Managed Service Provider: The Definition

An MSP (Managed Service Provider) is an IT service company which provides, on a proactive basis, managed services to end users and organizations. Managed services include hosting and managing servers, network and specialized applications for clients. MSPs, in most cases, own the entire physical back-end infrastructure and also would provide resources to their clients. All this is done remotely over the internet and this helps clients improve their operations and cut costs as well. Managed services provided by MSPs can be seen as an alternative to the break-fix or on-demand outsourcing model where services are provided on-demand services and the client is billed for the services provided.

Managed Service Provider

A Brief History of Managed Services

The history of managed services starts with break-fix services; there would be small companies, mostly comprising of self-taught network amateur-turned-pros, that would help service small networks. When something went wrong, the company would call and these people would come running to fix it. Gradually, as time went on, the best among such support people developed procedures and programs to periodically come on-site and then do system reviews, of logs, user information etc and probe for issues that they could mend before they turn big problems. Around the 1990s, we could see MSPs evolving, with the emergence of the ASPs (Application Service Providers). The first systems that MSPs used to manage and monitor clients' servers and networks were expensive; hence they could be used only for big companies. Managed services, in fact, began with Fortune 500 companies and their huge networks. Eventually managed services turned cheaper and were made available to small to medium sized businesses as well. From the initial stage, when managed services meant just remote monitoring and management of servers and networks, the scope services rendered by MSP's has today expanded to include many more things- mobile device management, managed security, remote firewall administration, security-as-a-service, and managed print services.

How Managed Services differ from the Break-Fix method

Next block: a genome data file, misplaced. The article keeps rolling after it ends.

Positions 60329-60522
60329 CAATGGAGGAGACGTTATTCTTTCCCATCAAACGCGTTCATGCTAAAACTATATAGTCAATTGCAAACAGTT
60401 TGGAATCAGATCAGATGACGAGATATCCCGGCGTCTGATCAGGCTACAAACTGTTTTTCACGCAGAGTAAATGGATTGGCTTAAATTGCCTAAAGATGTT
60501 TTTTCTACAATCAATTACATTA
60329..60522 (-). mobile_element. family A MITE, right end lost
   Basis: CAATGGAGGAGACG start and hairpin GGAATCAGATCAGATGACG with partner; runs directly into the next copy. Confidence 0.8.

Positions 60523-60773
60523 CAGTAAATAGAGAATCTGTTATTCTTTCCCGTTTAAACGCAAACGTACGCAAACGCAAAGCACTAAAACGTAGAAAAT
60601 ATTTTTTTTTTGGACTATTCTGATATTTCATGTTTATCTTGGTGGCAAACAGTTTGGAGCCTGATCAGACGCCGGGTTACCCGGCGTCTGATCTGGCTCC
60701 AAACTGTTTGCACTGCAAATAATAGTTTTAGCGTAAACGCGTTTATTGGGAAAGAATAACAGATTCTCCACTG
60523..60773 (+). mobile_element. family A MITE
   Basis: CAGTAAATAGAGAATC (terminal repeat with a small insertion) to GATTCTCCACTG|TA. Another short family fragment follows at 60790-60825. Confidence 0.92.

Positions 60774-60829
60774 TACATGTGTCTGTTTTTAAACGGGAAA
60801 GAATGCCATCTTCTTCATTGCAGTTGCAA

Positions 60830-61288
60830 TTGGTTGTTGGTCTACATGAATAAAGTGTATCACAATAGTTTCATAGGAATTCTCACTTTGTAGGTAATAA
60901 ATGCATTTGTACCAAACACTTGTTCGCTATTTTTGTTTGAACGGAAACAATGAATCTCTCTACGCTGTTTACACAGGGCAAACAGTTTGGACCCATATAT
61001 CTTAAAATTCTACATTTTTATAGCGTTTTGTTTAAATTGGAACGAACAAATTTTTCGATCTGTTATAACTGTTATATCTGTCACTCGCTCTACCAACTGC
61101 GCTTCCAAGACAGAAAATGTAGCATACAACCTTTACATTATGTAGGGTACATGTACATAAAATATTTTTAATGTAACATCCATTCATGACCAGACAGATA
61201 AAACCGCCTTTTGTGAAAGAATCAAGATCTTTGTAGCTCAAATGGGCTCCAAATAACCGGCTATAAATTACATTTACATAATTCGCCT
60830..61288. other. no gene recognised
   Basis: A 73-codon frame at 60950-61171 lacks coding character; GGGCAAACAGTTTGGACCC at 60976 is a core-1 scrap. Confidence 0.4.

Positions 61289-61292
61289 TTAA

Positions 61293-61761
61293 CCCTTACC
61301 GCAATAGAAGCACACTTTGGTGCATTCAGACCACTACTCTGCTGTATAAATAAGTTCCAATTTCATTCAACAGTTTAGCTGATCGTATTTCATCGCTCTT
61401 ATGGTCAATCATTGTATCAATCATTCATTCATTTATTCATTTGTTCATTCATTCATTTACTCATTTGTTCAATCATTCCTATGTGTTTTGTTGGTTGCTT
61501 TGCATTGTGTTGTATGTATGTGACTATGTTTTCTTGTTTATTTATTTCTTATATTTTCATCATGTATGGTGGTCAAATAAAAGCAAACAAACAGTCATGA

The break-fix method, as the name itself suggests, waits for things (servers, systems or other critical networking devices) to break or fail and then seeks to fix them. On the other hand, managed services seek to prevent issues before they disrupt employees, management and/or clients. MSPs delivering managed services seek to ensure that clients don't fall behind in keeping up with things and also that the clients don't face an IT outage or a big issue that could negatively impact their business. Managed services focus on things like backups, patches and security.

Why Break-Fix has turned irrelevant for businesses

The break-fix method is all about fixing issues as they occur and not about preventing issues from happening. This would adversely affect the performance of client companies and cause losses as well. Businesses today cannot afford to rely on such break-fix solution providers; they depend on having a reliable and non-failing IT infrastructure. Moreover, they can't have separate service providers handling different areas of the system, which would actually be a bit complicated and time-consuming for them. Thus the break-fix method has turned rather irrelevant for them and most businesses today rely on MSPs.

Are Managed Services costlier than Break-Fix Services?

Managed Services are in fact mostly cheaper compared to the tradition break-fix services. Include the true cost of downtime and that itself would show that depending on managed services is overall cheaper. Moreover, MSPs that provide managed services do so through remote monitoring and remote maintenance rather than physically visiting customer sites frequently. That helps them offer better services at a lesser cost.

How MSPs price their services?

MSPs usually go for a flat-rate monthly pricing system, which is mostly based on the services included in the program offered. The number of devices covered would also be considered and different packages would be worked out at different levels. While basic services by MSPs mostly start with a simple monitoring service, ie, notifying clients of issues and letting them take care of the same themselves, there are providers that offer fully managed services ranging from alerts to problem resolution. The costs are planned accordingly.

Managed Services- The benefits

Managed services come with many real, notable benefits....

  • Helps discover and fix problems before they negatively affect businesses.
  • Helps businesses control and cut overall operating costs with the flat-fee billing model.
  • Manages and monitors 24x7, for the client(s), all devices, vendor relationships, internet slowness/outage issues, websites etc, thereby giving businesses an additional level of comfort and security.
  • One of the notable benefits of managed services is that it offers cost-effective access to enterprise-level support.
  • A major advantage is that it assures minimized downtime, for the client(s).
  • Helps client(s) focus more on the business and not on the technology. The MSP takes care of the technology aspect.
  • Overall, ensures increased operational efficiency for the client(s) and peace of mind as well, since they can rest assured that things are being monitored and issues would be detected before they cause any big loss.